Pumpkin Moonshine

This lovely little slice of life was shared on the Farmgirl Connection chatroom last year by our Farmgirl Sister of the Year, Winnie (Red Tractor Girl), and I revisited it when one of the “milk-cow moms” over on my Heritage Jersey Organization chatroom named her most recent calf Pumpkin Moonshine. (If you’re a cow mom or dream of one day having a backyard milk cow, be sure to visit the HJO chatroom.)

Winnie’s post was:  “I am back from my visit up to Virginia and North Carolina to see my sisters and daughter. We had wonderful crisp fall weather, gathered apples, wore warm clothes, and shivered on mountaintops. It was wonderful in every way! So today, I am getting caught up here at home and started to get ready for Halloween. Do you all remember Tasha Tudor’s delightful children’s Halloween story called Pumpkin Moonshine? I have a paperback copy, and it has been one of my favorites since I found it when my children were little.” Pumpkin-Moonshine Moonshine? No, silly—not THAT kind of moonshine!

THIS kind of moonshine …

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Photo by huk_flickr via Wikimedia Commons

… more commonly known as a jack-o’-lantern. In the utterly charming Pumpkin Moonshine, little Sylvie Ann climbs to Grandpawp’s cornfield atop a high hill and finds the biggest, finest pumpkin in the field.

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Photo by vastateparksstaff via Wikimedia Commons

She is determined to transform it into a “fierce and horrid” pumpkin moonshine for Halloween. But it is much to large to carry, so how will she get it home? Why … she’ll roll it, of course! Ker thumpity, bumpity, thump! Watch out, goats!

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Photo by Fir0002/Flagstaffotos via Wikimedia Commons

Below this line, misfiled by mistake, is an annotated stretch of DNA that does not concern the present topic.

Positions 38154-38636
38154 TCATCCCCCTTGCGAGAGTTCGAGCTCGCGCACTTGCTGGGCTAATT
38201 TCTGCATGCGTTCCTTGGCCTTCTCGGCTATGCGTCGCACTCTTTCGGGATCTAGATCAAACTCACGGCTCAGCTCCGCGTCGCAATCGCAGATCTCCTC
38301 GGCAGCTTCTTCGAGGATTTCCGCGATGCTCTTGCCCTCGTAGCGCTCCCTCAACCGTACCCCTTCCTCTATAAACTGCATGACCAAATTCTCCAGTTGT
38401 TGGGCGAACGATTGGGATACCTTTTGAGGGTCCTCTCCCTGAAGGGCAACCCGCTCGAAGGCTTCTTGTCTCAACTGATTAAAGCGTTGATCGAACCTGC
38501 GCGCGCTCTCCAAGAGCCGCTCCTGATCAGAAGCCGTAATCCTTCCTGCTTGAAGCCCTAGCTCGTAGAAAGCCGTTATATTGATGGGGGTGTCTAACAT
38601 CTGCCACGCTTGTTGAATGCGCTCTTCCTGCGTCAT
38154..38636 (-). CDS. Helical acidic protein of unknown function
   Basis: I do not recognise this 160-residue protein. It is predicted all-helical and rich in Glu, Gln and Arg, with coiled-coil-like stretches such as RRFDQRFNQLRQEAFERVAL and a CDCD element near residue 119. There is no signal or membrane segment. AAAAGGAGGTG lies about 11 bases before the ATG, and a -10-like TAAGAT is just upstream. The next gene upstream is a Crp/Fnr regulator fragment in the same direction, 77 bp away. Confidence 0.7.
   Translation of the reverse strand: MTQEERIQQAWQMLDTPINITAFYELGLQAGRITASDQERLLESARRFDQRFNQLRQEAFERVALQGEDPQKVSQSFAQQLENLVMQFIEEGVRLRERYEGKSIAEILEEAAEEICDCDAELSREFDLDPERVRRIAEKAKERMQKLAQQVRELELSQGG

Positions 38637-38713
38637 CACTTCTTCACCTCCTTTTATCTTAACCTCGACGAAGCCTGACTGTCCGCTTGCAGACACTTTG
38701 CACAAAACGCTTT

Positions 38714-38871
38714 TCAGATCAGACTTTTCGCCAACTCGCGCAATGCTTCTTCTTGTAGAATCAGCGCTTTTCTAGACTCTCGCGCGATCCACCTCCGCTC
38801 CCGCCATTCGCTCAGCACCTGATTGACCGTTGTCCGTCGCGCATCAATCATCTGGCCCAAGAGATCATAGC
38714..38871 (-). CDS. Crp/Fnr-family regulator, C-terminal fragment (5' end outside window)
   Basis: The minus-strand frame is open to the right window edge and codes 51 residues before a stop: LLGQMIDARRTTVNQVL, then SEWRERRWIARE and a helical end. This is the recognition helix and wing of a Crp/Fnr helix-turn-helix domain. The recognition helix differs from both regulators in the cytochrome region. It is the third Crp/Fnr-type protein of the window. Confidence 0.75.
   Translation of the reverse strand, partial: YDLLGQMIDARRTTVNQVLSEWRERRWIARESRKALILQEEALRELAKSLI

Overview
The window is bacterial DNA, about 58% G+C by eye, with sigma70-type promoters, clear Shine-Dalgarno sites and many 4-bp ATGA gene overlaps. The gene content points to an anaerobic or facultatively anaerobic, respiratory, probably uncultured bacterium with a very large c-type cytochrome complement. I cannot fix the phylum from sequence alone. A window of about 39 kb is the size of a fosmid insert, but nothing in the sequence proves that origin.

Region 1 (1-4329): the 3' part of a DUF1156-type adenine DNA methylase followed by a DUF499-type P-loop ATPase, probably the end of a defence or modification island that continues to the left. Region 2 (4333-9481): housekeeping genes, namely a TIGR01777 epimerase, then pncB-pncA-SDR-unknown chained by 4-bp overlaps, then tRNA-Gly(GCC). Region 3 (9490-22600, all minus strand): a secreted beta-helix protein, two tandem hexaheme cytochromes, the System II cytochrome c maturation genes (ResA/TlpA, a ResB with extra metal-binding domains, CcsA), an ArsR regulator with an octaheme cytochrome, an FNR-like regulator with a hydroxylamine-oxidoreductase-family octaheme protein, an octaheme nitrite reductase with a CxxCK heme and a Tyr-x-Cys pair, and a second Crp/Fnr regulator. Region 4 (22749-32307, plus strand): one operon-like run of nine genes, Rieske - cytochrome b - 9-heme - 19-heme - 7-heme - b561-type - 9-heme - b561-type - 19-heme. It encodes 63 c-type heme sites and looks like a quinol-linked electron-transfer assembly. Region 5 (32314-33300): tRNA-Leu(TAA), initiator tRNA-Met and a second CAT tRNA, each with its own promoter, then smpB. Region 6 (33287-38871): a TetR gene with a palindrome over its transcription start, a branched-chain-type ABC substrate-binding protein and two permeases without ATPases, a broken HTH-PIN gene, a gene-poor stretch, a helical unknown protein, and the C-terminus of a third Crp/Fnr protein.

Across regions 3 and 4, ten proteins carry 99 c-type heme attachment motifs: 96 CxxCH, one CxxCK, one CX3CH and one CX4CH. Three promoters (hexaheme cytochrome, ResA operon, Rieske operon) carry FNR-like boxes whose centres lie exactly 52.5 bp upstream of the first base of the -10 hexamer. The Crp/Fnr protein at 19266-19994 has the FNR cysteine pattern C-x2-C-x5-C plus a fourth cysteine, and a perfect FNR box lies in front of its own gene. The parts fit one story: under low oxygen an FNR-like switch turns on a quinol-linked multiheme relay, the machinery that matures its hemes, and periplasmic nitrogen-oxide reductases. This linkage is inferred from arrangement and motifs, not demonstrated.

Can Sylvie catch the pumpkin before it bowls over the goats, frightens the hens, enrages the geese, and bumps into Mr. Hemmelskamp, who is carrying a pail full of whitewash?

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Images courtesy of Pen Pals and Picture Books

Well now, you’ll just have to read the book to find out. But I’ll tell you that one of my favorite parts of the book is the end—don’t worry, this isn’t a spoiler—when Sylvie saves her pumpkin’s seeds for next year. How farmgirl is that? This fall, you might want to take the “pumpkin moonshine” theme a step further by carving a gorgeous, ghostly white Moonshine (or Valenciano or Polar Bear) pumpkin for Halloween. You can save your seeds after scooping or buy some for next year at ReimerSeeds.com.

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Photo courtesy of National Archives and Records Administration via Wikimedia Commons

I don’t think that the pumpkin in the photo above is actually white, but who knows? And it was just too good not to share! P.S. Pumpkin Moonshine, Tasha Tudor’s first book, was originally published in 1938 as a calico-bound first edition (because Tasha submitted her manuscript to Oxford University Press in a quaint wrapping of calico fabric).

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Photo courtesy of Bauman Rare Books

You can buy this rare first edition at Bauman Rare Books for a mere $1,200. Thankfully, Pumpkin Moonshine is once again in print and available for an extremely reasonable price on Amazon.com. I say “extremely reasonable” in light of prices tagged to Tasha’s early works (take a peek at this coveted page from her first rendering of Pumpkin Moonshine, appraised by Antiques Roadshow at a value of $8,000 to $10,000).

P.P.S. You can read more about Tasha Tudor in the “Sister Act” April/May 2011 issue of MaryJanesFarm, still available in our “Back Issues Bundle #6.” tasha-tudor-mag

Leave a comment 6 Comments

  1. Winnie Nielsen says: